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Copyright 1934, by John Dewey. All rights reserved.

SBN 399-50025-1

Perigee Books are published by

G. P. Putnam's Sons 200 Madison Avenue

New York, New York 10016

First Perigee Printing, 1980

23rd Impression

Library of Congress Catalog

Card Number: 58-59756




EXPERIENCE occurs continuously, because the interaction of live creature and environing conditions is involved in the very process of living. Under conditions of resistance and conflict, aspects and elements of the self and the world that are impli cated in this interaction qualify experience with emotions and ideas so that conscious intent emerges. Oftentimes, however, the

experience had is inchoate. Things are experienced but not in such a way that they are composed into an experience. There is
distraction and dispersion; what we observe and what we think, what we desire and what we get, are at odds with each other. We

put our hands to the plow and turn back; we start and then we stop, not because the experience has reached the end for the
sake of which it was initiated but because of extraneous inter

ruptions or of inner lethargy. In contrast with such experience, we have an experience

when the material experienced runs its course to fulfillment. Then

and then only is it integrated within and demarcated in the gen eral stream of experience from other experiences. A piece of work is finished in a way that is satisfactory; a problem receives its solution; a game is played through; a situation, whether that of eating a meal, playing a game of chess, carrying on a conversa tion, writing a book, or taking part in a political campaign, is so
rounded out that its close is a consummation and not a cessation.

Such an experience is a whole and carries with it its own indi vidualizing quality and self-sufficiency. It is an experience. Philosophers, even empirical philosophers, have spoken for

the most part of experience at large. Idiomatic speech, however, refers to experiences each of which is singular, having its own beginning and end. For life is no uniform uninterrupted march or flow. It is a thing of histories, each with its own plot, its own inception and movement toward its close, each having its own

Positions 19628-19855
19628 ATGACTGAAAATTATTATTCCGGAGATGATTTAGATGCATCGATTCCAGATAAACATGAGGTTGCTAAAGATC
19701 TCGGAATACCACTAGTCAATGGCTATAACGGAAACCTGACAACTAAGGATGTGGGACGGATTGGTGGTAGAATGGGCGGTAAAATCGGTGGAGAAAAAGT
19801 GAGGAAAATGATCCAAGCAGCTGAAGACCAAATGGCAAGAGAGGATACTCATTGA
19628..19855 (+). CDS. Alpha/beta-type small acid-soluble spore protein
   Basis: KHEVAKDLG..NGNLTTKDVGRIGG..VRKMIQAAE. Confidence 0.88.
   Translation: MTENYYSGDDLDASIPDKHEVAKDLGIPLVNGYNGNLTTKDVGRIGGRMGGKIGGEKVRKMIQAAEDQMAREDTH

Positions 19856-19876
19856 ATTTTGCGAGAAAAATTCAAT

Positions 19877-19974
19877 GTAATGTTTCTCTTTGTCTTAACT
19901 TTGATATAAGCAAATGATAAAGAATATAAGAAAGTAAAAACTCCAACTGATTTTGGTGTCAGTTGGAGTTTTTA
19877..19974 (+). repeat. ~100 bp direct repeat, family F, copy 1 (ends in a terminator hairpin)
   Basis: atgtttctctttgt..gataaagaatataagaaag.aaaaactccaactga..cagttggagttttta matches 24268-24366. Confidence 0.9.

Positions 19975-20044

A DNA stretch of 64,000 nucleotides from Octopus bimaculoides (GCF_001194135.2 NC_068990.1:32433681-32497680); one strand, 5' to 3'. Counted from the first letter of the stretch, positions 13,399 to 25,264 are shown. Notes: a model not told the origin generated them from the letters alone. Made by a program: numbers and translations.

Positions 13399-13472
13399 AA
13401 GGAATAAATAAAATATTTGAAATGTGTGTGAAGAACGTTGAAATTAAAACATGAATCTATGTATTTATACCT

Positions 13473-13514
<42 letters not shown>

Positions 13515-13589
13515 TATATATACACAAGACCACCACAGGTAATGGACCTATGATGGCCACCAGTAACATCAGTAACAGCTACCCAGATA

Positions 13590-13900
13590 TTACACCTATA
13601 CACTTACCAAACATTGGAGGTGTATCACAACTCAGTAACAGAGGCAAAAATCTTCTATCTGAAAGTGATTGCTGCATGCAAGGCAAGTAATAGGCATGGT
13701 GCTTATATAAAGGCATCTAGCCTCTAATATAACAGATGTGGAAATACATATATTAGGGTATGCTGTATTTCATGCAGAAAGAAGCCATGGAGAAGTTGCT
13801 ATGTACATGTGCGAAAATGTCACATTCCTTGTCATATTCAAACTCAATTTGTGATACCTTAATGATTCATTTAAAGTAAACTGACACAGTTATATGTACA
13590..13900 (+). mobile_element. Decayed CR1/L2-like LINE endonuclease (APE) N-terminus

particular rhythmic movement; each with its own unrepeated quality pervading it throughout. A flight of stairs, mechanical as it is, proceeds by individualized steps, not by undifferentiated
progression, and an inclined plane is at least marked off from other things by abrupt discreteness. Experience in this vital sense is defined by those situations

and episodes that we spontaneously refer to as being "real ex periences"; those things of which we say in recalling them, "that was an experience." It may have been something of tremendous importancea quarrel with one who was once an intimate, a catastrophe finally averted by a hair's breadth. Or it may have

been something that in comparison was slightand which per

haps because of its very slightness illustrates all the better what is to be an experience. There is that meal in a Paris restaurant of which one says "that was an experience." It stands out as an enduring memorial of what food may be. Then there is that storm one went through in crossing the Atlanticthe storm that seemed

in its fury, as it was experienced, to sum up in itself all that a storm can be, complete in itself, standing out because marked out
from what went before and what came after.

In such experiences, every successive part flows freely, without seam and without unfilled blanks, into what ensues. At

the sametime thereis no sacrifice of the self-identity of the parts. A river, as distinct from a pond, flows. But its flow gives a definitenessand interest to its successive portions greater than exist in the homogenous portions of a pond. In an experience, flow is from something to something. As one part leads into another and as one part carries on what went before, each gains distinctness in

itself.The enduring whole is diversified by successive phases that

are emphases of its varied colors.

Because of continuous merging, there are no holes, me chanical junctions, and dead centers when we haveanexperience.
There are pauses, places of rest, but they punctuate and define the quality of movement. They sum up what has been under gone and prevent its dissipation and idle evaporation. Continued acceleration is breathless and prevents parts from gaining dis tinction. In a work of art, different acts, episodes, occurrences melt and fuse into unity, and yet do not disappear and lose their own character as they do sojust as in a genial conversation

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